Hyundai Is Still Investing Plenty Into Its Real Money-Makers
Hyundai entered 2023 as one of the few car brands on the upswing after increasing its sales figures by two percent over 2021 and experiencing its best fourth quarter ever. That momentum continued into this year, with three of its models finding an expanding audience of new drivers. Hyundai is acting on this moment by investing hundreds of millions of dollars into its manufacturing plant in Alabama.
Hyundai manufacturing plant receives $300 million investment
Last month, Hyundai announced plans to invest $290 million in the Montgomery-based manufacturing plant responsible for producing its SUVs like the Santa Fe and Tucson. $190 million of that sum is designated specifically for tooling and equipment upgrades for the upcoming fifth-generation Santa Fe.
In a Hyundai press release following the announcement, local government officials and corporate spokespeople were both effusive about the development and its impact on the community.
“Today, the legacy of the Santa Fe continues with HMMA investing $190 million dollars to prepare our assembly plant for the next generation of this popular SUV,” said Hyundai Motor Manufacturing LLC President and CEO Ernie Kim. “An additional $100 million dollars will be invested to support ongoing production of the Tucson SUV and Santa Cruz Sport Adventure Vehicle.”
“The momentum happening in Montgomery is truly remarkable, with Hyundai being one of our esteemed partners that has played a pivotal role in driving this momentum forward,” affirmed Montgomery Chamber Board Chairman LaBarron Boone. “The people of Montgomery and the wider River Region have benefitted from our partnership with Hyundai for more than two decades. During that time, there have been 16 expansions of HMMA, an investment that totals $3.377 billion at just the Montgomery plant alone. With today’s announcement, Hyundai continues to be a leading driver of the momentum in Montgomery.”
Production on the new Santa Fe will begin later this year, joining the Tucson, the Santa Cruz Sport Adventure Vehicle, and both the electrified and gas versions of the Genesis GV70 luxury SUV on HMMA’s assembly line.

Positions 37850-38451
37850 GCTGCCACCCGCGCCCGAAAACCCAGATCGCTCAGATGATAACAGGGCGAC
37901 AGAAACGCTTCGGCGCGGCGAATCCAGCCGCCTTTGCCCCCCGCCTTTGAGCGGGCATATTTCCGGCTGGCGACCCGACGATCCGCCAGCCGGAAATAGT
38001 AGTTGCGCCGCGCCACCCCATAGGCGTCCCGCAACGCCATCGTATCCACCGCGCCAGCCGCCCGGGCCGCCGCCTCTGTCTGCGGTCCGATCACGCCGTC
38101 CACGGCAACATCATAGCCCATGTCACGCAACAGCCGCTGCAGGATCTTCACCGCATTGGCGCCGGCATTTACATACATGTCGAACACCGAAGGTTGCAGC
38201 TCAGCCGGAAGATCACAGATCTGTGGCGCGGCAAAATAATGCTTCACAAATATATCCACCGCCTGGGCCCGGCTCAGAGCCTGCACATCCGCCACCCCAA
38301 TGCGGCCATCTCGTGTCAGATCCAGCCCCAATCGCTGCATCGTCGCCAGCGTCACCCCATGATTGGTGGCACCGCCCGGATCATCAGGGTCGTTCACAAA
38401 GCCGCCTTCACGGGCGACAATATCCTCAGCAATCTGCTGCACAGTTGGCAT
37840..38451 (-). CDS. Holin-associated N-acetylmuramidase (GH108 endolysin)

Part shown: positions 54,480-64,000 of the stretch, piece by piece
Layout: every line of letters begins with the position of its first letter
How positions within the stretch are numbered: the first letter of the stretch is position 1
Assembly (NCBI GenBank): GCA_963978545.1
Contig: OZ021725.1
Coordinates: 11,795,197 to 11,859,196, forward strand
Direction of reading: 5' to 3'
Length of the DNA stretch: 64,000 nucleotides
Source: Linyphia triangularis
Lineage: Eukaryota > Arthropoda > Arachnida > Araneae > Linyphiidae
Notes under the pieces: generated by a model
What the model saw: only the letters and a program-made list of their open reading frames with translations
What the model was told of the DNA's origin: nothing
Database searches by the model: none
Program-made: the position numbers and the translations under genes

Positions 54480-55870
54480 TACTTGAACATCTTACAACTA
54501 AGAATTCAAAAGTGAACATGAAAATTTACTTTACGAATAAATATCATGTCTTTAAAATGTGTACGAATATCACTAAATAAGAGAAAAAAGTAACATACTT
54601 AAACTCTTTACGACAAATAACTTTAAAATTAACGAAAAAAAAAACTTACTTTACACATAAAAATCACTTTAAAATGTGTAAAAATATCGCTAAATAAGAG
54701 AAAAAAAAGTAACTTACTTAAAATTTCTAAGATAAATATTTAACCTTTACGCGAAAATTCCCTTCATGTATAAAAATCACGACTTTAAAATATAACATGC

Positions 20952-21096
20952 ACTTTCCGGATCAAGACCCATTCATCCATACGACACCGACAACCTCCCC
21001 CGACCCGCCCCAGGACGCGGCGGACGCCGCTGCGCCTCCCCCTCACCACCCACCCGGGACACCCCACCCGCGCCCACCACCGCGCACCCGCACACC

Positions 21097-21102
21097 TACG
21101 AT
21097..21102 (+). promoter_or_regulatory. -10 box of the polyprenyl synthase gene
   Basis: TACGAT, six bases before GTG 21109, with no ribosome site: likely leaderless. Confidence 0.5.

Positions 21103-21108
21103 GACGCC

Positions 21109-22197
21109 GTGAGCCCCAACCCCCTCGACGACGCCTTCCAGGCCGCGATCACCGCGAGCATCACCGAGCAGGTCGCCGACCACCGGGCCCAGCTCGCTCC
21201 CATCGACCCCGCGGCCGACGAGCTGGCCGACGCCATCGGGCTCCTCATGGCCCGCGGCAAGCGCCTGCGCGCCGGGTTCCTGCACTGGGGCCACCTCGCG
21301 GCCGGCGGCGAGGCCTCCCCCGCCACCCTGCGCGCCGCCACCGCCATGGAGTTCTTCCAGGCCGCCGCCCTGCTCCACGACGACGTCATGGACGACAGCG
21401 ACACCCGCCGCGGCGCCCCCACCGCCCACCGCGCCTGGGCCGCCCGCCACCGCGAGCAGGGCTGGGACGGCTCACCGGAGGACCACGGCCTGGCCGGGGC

Hyundai’s 2024 slate includes electric and gas-powered models
Hyundai’s product line has one foot in an electric-first future and another in the present day where gas power remains the standard.
For the 2024 model year, the company adds a few new safety features to the Ioniq 5 and introduces a fresh redesign for the Kona, introducing more interior space, an upgraded 12.3-inch touchscreen, and a 48-kWh battery option. Hyundai also made small changes to the hybrid models of the Elantra and Sonata.
The Santa Fe and the Tucson have been the brand’s standard-bearers this year, and Hyundai is making moves to ensure that both vehicles receive enough updates to continue running smoothly.
The 2024 Santa Fe gets a new interior and exterior design that draws similarities to a Land Rover. It now features three rows of seating with a larger wheelbase and tailgate opening. Meanwhile, the Tucson adds new standard safety features such as rear-side airbags, blind-spot monitoring, and lane-keeping assist. Hyundai also adds new model colors and includes a 10.3-inch touchscreen to the SEL Convenience, XRT, and Limited trims as standard.
The time to go all-in on electric vehicles has yet to arrive
The transition to EVs as the most common type of vehicle feels inevitable, but Hyundai is right to support its best-selling models while they remain popular.
The automaker couldn’t opt for a different strategy. Hyundai is a giant corporation that exists to make money, so of course, they’re going to back the Santa Fe and Tucson for as long as the sales are good. However, the fact that there’s no short-term financial argument in favor of prioritizing EVs is indicative of an issue affecting the entire auto industry.
As more car companies produce their own electric vehicles, the technology under the hood continues to advance on a regular basis. Unfortunately, the infrastructure to support greater marketplace penetration for EVs has not developed at the same pace. Charging stations remain a rarity in most of the country, and the veracity of lithium-ion batteries as a reliable and environmentally safe power source is now in question.
Drivers have picked up on this predicament, with some EV adopters giving up the ghost and returning to gas-powered cars.
For all the good intentions behind the push for electric vehicles, the world still might not be set up for most people to use them.